A Pratt Street redevelopment plan issued by the Downtown Partnership in 2008 had recommended an update of the pavilions’ retail mix and overall design to appeal to a broader range people, including local residents, said Kirby Fowler, president of the partnership. He said Ashkenazy had embarked on such improvements with the recent renovation of the Pratt Street Pavilion.
Gary Downes, 68, of Baltimore, said he remembers when Harborplace opened in 1980. For the first two decades or so, he said, “it was nice. Everything was filled.”
But inside Harborplace on Tuesday, Downes began to point to vacant spaces that used to be sushi restaurants, retail shops and burger joints. He spoke fondly of the days of when The Fudgery launched the careers of Baltimore R&B bands such as Dru Hill before it closed in September.
“Look at this. All of these places are gone,” Downes said. “It’s not like it used to be, and you know something is wrong when you see all these [stores] closing up.”
A spokesman for Mayor Bernard C. “Jack” Young said the mayor had no comment Tuesday on the receivership because it’s an ongoing legal matter.
“As for the venue itself and the area, we’ve seen a number of new businesses that are located there, and recently M&T Bank announced the placement of a pop-up [shop], so we know there’s a great deal of interest in the harbor,” said Lester Davis, the mayor’s spokesman. “And that particular business is going to be a draw. The legal matters will work their way through the proper channels, but in terms of a destination it remains a strong draw.”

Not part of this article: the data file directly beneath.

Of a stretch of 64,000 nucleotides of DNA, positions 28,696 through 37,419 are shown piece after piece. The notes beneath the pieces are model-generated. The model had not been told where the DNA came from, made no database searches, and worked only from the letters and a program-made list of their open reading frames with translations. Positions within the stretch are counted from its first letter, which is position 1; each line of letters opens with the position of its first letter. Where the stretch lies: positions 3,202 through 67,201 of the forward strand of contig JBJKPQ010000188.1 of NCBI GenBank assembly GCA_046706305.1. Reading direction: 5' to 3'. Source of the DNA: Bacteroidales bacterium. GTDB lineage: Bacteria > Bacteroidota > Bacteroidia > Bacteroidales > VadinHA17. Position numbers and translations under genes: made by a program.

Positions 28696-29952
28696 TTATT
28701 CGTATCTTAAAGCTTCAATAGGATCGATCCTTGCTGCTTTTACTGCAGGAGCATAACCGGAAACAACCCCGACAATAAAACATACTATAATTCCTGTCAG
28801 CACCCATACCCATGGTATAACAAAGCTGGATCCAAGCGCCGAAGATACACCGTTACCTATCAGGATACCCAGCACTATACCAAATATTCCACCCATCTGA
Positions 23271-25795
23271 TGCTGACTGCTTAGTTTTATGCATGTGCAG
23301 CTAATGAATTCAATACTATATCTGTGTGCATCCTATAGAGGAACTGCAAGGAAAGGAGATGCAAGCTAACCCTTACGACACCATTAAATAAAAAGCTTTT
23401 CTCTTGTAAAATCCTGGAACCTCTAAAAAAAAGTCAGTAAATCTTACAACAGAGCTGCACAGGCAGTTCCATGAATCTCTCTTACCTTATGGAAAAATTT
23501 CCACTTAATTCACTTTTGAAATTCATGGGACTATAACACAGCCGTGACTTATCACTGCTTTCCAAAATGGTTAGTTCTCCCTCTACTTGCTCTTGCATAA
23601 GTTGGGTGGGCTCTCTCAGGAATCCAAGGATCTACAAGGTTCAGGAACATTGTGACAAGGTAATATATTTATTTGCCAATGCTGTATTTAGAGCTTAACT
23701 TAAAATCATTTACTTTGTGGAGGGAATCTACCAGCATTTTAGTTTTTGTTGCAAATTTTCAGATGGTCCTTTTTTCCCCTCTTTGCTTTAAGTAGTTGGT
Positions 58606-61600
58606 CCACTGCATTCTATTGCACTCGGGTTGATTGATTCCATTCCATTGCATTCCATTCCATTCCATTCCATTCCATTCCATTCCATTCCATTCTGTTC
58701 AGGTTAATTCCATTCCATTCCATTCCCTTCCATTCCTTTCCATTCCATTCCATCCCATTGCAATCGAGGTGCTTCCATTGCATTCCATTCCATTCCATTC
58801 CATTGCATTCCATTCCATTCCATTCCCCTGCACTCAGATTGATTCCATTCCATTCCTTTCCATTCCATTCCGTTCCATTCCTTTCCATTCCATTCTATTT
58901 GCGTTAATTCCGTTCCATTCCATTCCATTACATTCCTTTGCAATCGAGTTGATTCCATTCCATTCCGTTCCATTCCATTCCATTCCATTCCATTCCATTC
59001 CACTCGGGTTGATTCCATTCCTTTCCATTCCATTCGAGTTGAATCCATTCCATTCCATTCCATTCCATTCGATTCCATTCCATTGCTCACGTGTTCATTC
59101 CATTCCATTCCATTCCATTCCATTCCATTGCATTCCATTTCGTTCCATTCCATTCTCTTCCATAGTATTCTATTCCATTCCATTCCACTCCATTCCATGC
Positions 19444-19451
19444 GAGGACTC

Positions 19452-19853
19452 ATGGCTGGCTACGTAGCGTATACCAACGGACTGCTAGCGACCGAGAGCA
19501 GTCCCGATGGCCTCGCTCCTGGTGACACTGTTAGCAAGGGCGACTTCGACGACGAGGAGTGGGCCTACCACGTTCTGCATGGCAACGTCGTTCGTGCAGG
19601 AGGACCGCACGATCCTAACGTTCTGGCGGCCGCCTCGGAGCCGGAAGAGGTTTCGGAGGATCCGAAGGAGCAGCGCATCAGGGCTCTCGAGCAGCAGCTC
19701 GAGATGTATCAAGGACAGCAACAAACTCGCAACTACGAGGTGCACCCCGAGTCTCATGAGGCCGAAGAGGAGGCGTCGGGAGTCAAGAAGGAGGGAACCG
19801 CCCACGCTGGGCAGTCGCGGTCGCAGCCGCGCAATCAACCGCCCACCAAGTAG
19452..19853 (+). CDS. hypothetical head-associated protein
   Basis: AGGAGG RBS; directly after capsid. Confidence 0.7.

The CEO of Mason’s Famous Lobster Rolls, an Annapolis-based restaurant chain specializing in variations of lobster rolls that opened an eatery at Harborplace in March, said in an email it would be premature to comment on the landlord’s woes. Mason’s Famous’ owners were waiting to consult with their attorney, Daniel Beck said.
But he called the situation “a bit of a surprise for us.”
Sean Barrie, a research analyst with New York-based Trepp LLC, which tracks commercial loans, said it’s fairly common for loans that had been transferred to a “special servicer,” as the Harborplace loan had been, to then go into receivership.
“This makes it easy to allocate funds if need be, if they are trying to beef up marketing or re-tenant the property,” Barrie said.
It’s the job of the special servicer, in this case Midland, to review market data, the tenant roster and performance and work out a strategy to bring the loan current on its payments. In general, commercial loans made after 2010, when lenders tightened lending standards in the wake of the recession, have a better chance of not going into default or spending less time in delinquency than earlier loans, Barrie said.
“This is a property in a city center with a good location,” he said.
Fowler said the court action is a positive step, but “receivership prioritizes creditors, not the best interest of the Baltimore community. At this point, an outright sale of the property to experienced and committed owners is the best way forward."
Harborplace, built by The Rouse Co., has served as a focal point for visitors to the Inner Harbor since opening in 1980, and was credited with spurring tourism downtown.
Deutsche Bank’s petition cited a March 29 Baltimore Sun story that highlighted high vacancies and dire financial straits for both Harborplace and The Village of Cross Keys, another high-profile Baltimore retail center owned by Ashkenazy. Trepp reported in March that Ashkenazy was in danger of defaulting on loans for the two properties.
The trustee also recently discovered that Ashkenazy allowed multiple vendors, including several responsible for operations and safety at Harborplace, to go unpaid for months because of insufficient monthly rent to cover expenses, the petition said. Deutsche Bank was given no assurance if or when those expenses would be paid.
Judge Sampson’s order prohibits representatives of Ashkenazy from entering or disposing of the property or collecting income from it.